20 results found
Salman D, Le Feuvre P, Hill O, et al., 2023, Movement Foundations. The perceived impact of a digital rehabilitation tool for returning to fitness following a period of illness, including Covid-19 infection: a qualitative study, BMJ Open Sport & Exercise Medicine, ISSN: 2055-7647
Digital interventions can increase physical activity (PA) levels in adults. However, the Covid-19 pandemic highlighted the complexities faced when guiding people to start, or return to, PA following illness or inactivity. A digital tool, Movement Foundations, was developed to provide remote guidance on building strength and capacity across functional movement patterns, with graduated progression based on user responses and input. This qualitative study aimed to explore the perceived impacts of using the tool. Nine participants aged over 35 years from the healthcare and academic healthcare sectors were recruited to use it and were subsequently interviewed. Thematic analysis identified three themes falling under the overarching concept of COM-B Plus (Capability, Opportunity and Motivation-Behaviour), encompassing: skills and capacity for movement; opportunities, motivations and barriers for movement; and a personalised, safe space in which to develop. Participants felt that the digital tool increased their capacity and confidence in movement and positively impacted their daily activities. External factors such as illness and stress clouded perceptions of the impacts of PA. Time, work pressures and needing equipment were still considered significant barriers to PA. Still, participants appreciated the flexibility and non-prescriptive nature of the tool and felt that it helped movement to become opportunistic and habitual. Increased capacity for PA and feeling the subsequent physical and mental effects positively influenced motivation. Structure and guidance, with graduated progress, were seen as protective. Guided self-reflection helped participants understand their capacity and limitations with regard to movement and promoted motivation. Although acquiring technical skills to guide movement may be important for those recovering from illness, participants found that a structure promoting individualised guidance, graduated progression and guided self-reflection were impo
Vishnubala D, Iqbal A, Marino K, et al., 2023, An undergraduate curriculum in Sport and Exercise Medicine: A Delphi study, BMC Medical Education, ISSN: 1472-6920
Green C, Beaney T, Salman D, et al., 2022, The impacts of social restrictions during the COVID-19 pandemic on the physical activity levels of over 50-year olds: the CHARIOT COVID-19 Rapid Response (CCRR) cohort study, Publisher: medRxiv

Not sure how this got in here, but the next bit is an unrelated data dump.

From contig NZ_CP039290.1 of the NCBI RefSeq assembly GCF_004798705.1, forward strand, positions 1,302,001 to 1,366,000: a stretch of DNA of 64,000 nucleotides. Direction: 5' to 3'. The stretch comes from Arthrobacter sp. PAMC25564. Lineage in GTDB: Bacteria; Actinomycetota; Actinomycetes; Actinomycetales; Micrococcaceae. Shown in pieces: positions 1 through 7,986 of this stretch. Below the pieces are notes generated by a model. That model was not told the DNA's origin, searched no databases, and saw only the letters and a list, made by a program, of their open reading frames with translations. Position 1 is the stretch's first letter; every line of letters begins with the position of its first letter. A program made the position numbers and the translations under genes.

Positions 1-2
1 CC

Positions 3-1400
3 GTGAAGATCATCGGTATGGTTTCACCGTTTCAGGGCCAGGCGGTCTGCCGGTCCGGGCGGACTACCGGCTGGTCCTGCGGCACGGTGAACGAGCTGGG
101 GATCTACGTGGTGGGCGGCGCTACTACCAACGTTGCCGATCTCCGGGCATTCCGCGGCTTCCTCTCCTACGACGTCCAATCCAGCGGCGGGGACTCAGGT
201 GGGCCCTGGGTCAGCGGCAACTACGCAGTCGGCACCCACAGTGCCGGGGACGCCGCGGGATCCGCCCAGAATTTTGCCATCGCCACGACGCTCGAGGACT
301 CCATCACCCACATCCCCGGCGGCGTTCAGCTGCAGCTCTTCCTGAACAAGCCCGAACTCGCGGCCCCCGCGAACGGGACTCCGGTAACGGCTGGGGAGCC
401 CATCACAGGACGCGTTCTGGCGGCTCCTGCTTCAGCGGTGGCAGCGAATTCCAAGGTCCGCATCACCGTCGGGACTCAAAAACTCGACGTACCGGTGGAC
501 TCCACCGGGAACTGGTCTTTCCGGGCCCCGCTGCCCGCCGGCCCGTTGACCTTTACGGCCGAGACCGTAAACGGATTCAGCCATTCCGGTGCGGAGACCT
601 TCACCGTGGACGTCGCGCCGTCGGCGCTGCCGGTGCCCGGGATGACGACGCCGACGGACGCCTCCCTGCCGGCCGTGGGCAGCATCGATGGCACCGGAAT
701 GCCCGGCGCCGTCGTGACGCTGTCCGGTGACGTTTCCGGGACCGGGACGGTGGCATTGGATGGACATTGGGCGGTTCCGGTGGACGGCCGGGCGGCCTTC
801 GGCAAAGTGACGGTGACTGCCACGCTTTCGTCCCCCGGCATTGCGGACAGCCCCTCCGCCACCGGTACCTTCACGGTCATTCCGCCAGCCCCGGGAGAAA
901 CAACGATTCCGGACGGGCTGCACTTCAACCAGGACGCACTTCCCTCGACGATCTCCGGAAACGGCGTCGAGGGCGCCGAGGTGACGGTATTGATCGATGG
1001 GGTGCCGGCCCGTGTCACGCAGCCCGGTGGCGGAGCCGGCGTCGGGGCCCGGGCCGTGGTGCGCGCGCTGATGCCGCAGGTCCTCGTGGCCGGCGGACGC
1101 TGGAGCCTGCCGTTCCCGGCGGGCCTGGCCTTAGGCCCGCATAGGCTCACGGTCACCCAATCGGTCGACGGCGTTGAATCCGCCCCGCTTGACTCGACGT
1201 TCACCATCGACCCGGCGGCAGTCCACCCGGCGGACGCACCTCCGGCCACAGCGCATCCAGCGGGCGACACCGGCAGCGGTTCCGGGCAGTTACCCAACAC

Objectives: To quantify the associations between shielding status and loneliness at the start of the COVID-19 pandemic, and physical activity (PA) levels throughout the pandemic.Methods: Demographic, health and lifestyle characteristics of 7748 cognitively healthy adults aged >50, and living in London, were surveyed from April 2020 to March 2021. The International Physical Activity Questionnaire (IPAQ) short-form assessed PA before COVID-19 restrictions, and up to 6 times over 11 months. Linear mixed models investigated associations between baseline shielding status, loneliness, and time-varying PA.Results: Participants who felt ‘often lonely’ at the outset of the pandemic completed an average of 522 and 547 fewer Metabolic Equivalent of Task (MET) minutes/week (95% CI: -809, -236, p<0.001) (95% CI: -818, -275, p<0.001) than those who felt ‘never lonely’ in univariable and multivariable models adjusted for demographic factors respectively. Those who felt ‘sometimes lonely’ completed 112 fewer MET minutes/week (95% CI: -219, -5, p=0.041) than those who felt ‘never lonely’ following adjustment for demographic factors.Participants: who were shielding at the outset of the pandemic completed an average of 352 fewer MET minutes/week than those who were not (95% CI: -432, -273; p<0.001) in univariable models and 228 fewer MET minutes/week (95% CI: -307, -150, p<0.001) following adjustment for demographic factors. No significant associations were found after further adjustment for health and lifestyle factors.Conclusions: Those shielding or lonely at pandemic onset were likely to have completed low levels of PA during the pandemic. These associations are influenced by co-morbidities and health status.